Of course Philip K.Dick wrote loads of fantastic short stories that were turned into films, most notably for me Total Recall which Verhoeven brazenly went about making it extremely dark, violent and heaps of fun.
    But then there was Pay Check. I am a John Woo fan, but not a deluded one. that film was beyond terrible.
    A.I. developed from Brian Aldriss or Aldiss short story was a poor film, as was the self indulgent, mind-numbing Eyes Wide Shut.
    After discussing this with a friend i did not realise that Brokeback Mountain and Apocalypse Now(maybe i should have with the latter) were based on short stories. Was Brokeback originally called '2 cowboys in a tent'? ;-)

  • Comment number 43.

    My favourite's are; Who Goes There, the novella that inspired John Carpenter's masterful 'remake' of The Thing.

    Memento Mori by Jonathan Nolan, which inspired the amazing Memento.

    Another one is the somewhat underrated Tony Scott film Revenge, which was based on a short story by Jim Harrison.

    Another example are the Bond films, and in this case The Living Daylights. The short story, also known as The Living Daylights, inspired the post credits opening and gave way for one of the best Bond films.

  • Comment number 44.

    An interesting take on an old debate, nice. However for a much broader look Jonathan Coe had a great essay in the Guardian recently about the whole novel v movie subject and its well worth looking up.

  • Comment number 45.

    i think Performance, Walkabout and The Man who fell to Earth are far superior films in Nic Roeg's canon of films.

  • Comment number 46.

    I think The Box (the film) expanded the short story which is lame morality play and makes it's into a very interesting alien conspiracy flick.

  • Comment number 47.

    Stephen King's 'The Mist' has already been mentioned but its a film I never hesitate to recommend, its a little beauty and a little under appreciated!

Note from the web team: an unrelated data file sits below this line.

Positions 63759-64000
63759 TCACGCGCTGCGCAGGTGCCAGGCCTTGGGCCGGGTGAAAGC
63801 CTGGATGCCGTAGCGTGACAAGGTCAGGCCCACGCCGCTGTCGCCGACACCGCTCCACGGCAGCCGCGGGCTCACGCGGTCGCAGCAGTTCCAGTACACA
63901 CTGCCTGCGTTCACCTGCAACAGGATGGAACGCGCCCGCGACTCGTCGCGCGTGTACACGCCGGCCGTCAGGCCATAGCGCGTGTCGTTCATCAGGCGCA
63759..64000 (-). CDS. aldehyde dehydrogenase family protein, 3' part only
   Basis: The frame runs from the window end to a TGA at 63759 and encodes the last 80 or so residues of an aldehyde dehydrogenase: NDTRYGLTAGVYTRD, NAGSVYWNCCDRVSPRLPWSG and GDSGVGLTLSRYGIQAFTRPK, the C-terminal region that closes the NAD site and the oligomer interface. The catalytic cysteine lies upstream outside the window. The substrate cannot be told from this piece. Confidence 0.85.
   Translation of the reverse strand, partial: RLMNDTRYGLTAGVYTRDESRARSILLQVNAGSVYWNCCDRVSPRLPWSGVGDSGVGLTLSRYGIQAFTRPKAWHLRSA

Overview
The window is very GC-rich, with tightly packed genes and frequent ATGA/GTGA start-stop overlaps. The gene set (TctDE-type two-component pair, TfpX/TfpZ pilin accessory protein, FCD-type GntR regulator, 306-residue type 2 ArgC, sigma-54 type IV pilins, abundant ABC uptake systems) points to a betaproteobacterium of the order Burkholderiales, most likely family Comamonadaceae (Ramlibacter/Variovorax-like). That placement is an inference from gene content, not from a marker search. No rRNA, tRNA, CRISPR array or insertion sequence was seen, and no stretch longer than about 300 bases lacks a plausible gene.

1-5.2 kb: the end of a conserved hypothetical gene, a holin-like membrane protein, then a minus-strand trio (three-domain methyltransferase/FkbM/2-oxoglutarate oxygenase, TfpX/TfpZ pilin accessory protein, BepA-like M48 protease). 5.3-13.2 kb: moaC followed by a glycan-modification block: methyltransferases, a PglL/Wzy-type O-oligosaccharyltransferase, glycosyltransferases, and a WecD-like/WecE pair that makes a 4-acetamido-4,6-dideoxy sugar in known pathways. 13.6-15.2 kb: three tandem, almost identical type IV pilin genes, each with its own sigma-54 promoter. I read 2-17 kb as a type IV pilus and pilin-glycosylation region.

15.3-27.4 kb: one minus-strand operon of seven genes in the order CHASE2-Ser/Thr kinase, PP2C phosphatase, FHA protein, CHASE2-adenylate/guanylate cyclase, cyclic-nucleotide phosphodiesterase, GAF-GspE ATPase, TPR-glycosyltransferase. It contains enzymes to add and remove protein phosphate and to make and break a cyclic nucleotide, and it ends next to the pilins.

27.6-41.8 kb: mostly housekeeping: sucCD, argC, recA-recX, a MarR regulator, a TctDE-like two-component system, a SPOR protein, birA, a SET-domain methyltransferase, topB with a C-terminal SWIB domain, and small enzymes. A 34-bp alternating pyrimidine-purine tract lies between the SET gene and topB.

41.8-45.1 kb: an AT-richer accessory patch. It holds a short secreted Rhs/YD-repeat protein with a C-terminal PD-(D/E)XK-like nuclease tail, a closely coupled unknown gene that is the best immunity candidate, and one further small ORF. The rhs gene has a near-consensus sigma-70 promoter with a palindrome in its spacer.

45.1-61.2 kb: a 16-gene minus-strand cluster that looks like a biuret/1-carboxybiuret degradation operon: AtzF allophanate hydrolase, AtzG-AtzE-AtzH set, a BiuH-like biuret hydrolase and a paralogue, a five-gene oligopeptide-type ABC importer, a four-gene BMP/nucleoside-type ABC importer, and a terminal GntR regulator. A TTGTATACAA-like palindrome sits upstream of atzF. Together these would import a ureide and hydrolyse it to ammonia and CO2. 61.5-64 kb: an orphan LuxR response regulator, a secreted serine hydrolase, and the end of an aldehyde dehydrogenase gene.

• Comment number 48.

    I can't believe no one has mentioned "The Fly".

    There is pretty simple reason why short stories often make for more interesting adaptations than novels. As I think your blog itself implied, the creative process is the key here, not the formats. Short stories rarely carry the kind of status where a film studio will commission an adaption, and therefore it should be that a short story adaptation is more likely to born out of a spark of inspiration on the part of a writer or director.

    As for examples, "Re-Animator" the film is certainly an improvement over H.P. Lovecrafts original short story, "Herbert West – Reanimator". The film takes the pulpy potential of one of Lovecraft's weaker short stories and runs with it. The result is great horror comedy. Meanwhile, any other Lovecraft adaptation is an exception that proves the rule, as many other of Lovecraft's short stories and novellas have been adapted, and none of them successfully.

  • Comment number 49.

    I've read through about thirty short stories by Edgar Allan Poe, and I think there's only a handful of them that would work or be enhanced with visual application, let alone needing a cinematic release. However, compared to the stories by Franz Kafka, directors would have stylistic pleasure adapting Poe's work to the screen, as long as the production possessed the spirit of Vincent Price and Roger Corman.
    It's cool the way "The Simpsons" reference Poe and other writers like Ernest Hemmingway and John Steinbeck. Incidentally, some short story-based films might fare better being in animation, like George Orwell's "Animal Farm."
    As for my favourites:
    Christopher Nolan's "Memento"
    John Carpenter's "The Thing" (I love horror movies.)

  • Comment number 50.

    I can't think of any short story-based films off the top of my head (although it's worth repeating that "Benjamin Button" was rubbish) but I did sit through the end credits of Duncan Jones' excellent "Moon" because I was certain that it must have been based on a short story of some kind. With its straightforward but mysterious premise, Sam's minimal but effective characterization, and the fact that its philosophical questions took precedent over it's futuristic setting, it feels as though the entire movie could have been written by Philip K Dick or Ray Bradbury.

  • Comment number 51.

    You'll kick yourselves... Groundhog Day was arguably "inspired," read stolen, from Richard Lupoff's short story 12:01PM.